Xbox Achievements awards points to gamers for a variety of in-game activities — completing levels or finding secrets hidden within the game, for example.
Figure 1 from US Patent Application 20130125161, showing "a non-limiting example of linear video content viewing environment".
They're a curious beast, because they have zero value: you can't spend them for extra content or anything like that. They literally exist simply as bragging rights, where you can compare your score to other gamers.
Specifically, Microsoft wants to set out "a user-viewing goal detailing a specific linear video content viewing behaviour [sic] of the user", then provide "an award to the user if the user-specific reports collectively indicate the user-viewing goal is reached by the user".
Or in plain speech, you'll score achievements for watching video content.
Microsoft specifically mentions advertising as one of these goals:
... by tying the awards and achievements to particular items of video or advertising content, viewers may be encouraged to increase their viewership of the content, thus increasing advertising opportunities.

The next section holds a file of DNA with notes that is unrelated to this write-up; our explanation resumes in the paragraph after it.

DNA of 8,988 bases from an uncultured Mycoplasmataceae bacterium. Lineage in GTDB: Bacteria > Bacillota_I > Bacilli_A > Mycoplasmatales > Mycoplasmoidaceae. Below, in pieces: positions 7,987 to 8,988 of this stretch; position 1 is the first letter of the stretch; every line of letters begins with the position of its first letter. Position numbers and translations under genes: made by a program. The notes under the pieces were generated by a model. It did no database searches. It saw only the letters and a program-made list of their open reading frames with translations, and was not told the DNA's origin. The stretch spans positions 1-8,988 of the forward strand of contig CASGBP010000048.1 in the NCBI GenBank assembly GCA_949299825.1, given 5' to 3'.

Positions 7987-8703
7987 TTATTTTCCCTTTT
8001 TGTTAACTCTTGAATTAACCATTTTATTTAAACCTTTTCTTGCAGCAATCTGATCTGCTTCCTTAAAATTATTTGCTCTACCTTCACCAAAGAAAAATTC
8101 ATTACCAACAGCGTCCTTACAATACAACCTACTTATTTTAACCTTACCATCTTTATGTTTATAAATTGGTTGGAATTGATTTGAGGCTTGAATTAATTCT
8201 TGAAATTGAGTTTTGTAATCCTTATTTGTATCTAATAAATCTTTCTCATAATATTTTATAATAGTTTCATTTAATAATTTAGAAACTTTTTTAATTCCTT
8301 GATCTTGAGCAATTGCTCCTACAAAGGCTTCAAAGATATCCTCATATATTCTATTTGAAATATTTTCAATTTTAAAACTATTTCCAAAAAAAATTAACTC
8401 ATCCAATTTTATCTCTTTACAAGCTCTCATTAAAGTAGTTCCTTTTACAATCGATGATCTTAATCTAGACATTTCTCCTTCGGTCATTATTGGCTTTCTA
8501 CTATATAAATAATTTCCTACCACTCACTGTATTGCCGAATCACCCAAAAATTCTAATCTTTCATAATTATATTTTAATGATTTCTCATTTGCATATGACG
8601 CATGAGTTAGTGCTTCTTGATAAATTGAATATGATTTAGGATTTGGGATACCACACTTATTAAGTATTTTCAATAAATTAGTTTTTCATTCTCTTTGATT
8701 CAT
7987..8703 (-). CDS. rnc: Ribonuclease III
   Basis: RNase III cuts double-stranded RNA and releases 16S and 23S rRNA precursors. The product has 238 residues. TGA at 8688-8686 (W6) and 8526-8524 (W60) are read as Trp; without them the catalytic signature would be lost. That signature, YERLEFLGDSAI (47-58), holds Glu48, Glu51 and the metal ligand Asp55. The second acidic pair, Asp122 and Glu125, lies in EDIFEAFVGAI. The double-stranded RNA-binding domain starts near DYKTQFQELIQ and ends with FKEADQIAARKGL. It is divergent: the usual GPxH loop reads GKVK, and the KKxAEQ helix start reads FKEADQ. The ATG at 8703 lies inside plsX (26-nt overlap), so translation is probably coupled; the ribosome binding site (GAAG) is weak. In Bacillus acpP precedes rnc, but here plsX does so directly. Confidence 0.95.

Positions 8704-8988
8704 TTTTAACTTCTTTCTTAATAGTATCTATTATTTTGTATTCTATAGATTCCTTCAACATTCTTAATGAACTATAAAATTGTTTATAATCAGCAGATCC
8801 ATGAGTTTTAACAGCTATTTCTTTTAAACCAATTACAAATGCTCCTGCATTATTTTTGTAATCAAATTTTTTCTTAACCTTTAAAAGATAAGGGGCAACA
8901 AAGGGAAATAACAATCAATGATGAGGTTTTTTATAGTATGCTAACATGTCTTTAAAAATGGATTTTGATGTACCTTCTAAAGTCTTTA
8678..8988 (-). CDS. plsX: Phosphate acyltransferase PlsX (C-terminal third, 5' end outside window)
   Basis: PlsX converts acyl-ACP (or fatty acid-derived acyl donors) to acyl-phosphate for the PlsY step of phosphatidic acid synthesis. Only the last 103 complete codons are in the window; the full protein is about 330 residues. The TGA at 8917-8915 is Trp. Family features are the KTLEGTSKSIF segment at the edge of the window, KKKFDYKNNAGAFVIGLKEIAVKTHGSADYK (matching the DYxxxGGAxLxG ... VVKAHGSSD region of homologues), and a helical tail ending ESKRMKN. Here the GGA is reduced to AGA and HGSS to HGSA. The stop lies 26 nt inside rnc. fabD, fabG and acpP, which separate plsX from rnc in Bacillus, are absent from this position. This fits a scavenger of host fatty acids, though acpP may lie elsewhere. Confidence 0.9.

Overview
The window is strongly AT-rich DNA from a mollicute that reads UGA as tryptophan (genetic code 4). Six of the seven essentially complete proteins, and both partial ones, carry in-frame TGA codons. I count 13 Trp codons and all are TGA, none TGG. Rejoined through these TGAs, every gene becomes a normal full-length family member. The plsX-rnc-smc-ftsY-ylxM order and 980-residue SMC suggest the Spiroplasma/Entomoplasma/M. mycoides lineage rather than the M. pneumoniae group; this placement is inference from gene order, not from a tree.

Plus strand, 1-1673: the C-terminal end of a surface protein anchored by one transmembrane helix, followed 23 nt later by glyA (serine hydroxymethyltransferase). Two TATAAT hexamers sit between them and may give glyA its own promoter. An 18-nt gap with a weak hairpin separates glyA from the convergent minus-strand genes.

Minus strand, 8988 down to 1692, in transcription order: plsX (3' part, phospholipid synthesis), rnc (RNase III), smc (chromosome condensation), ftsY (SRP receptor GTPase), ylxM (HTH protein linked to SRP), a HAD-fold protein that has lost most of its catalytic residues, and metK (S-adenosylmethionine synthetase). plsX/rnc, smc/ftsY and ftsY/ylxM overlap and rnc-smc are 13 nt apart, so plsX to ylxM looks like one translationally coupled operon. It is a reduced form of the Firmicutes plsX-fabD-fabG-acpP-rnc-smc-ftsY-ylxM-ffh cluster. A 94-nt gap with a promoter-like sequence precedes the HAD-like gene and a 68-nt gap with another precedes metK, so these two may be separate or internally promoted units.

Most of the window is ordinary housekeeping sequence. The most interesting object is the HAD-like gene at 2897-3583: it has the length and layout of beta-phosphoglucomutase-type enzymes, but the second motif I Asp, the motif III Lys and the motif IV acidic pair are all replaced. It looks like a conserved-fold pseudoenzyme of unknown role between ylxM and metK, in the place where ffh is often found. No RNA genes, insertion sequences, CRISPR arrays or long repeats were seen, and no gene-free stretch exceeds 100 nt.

The patent doesn't mention a specific product that Microsoft wants to tie the system to, nor how the monitoring of the users "video viewing behaviour" will occur. However, Figure 1 of the application clearly shows an Xbox 360 and Kinect set-up.
Given the heavy focus of the Xbox One on TV and TV viewing and the always-on nature of the Kinect 2 as a required component of the Xbox One, it's not a big stretch to assume that some sort of Kinect-based monitoring might we be part of the deal.
In fact, given that the application specifically mentions that awards could be tied to "the user performing a specific action while watching the linear video content", then the Kinect may well be the most apt device to confirm that the said action was performed.
Some of the other examples of goals that Microsoft gives in the application includes watching advertisements, as mentioned above, but also viewing a single episode of "linear video content", or even all the episodes in a series of videos.
As least the achievement awards might have a little more substance this time. While the patent does suggest that rewards might be "an addition to a viewer score or an update to an avatar", it does also allow that the "award may be physical, such as coupons for an advertised product or service, or an actual product".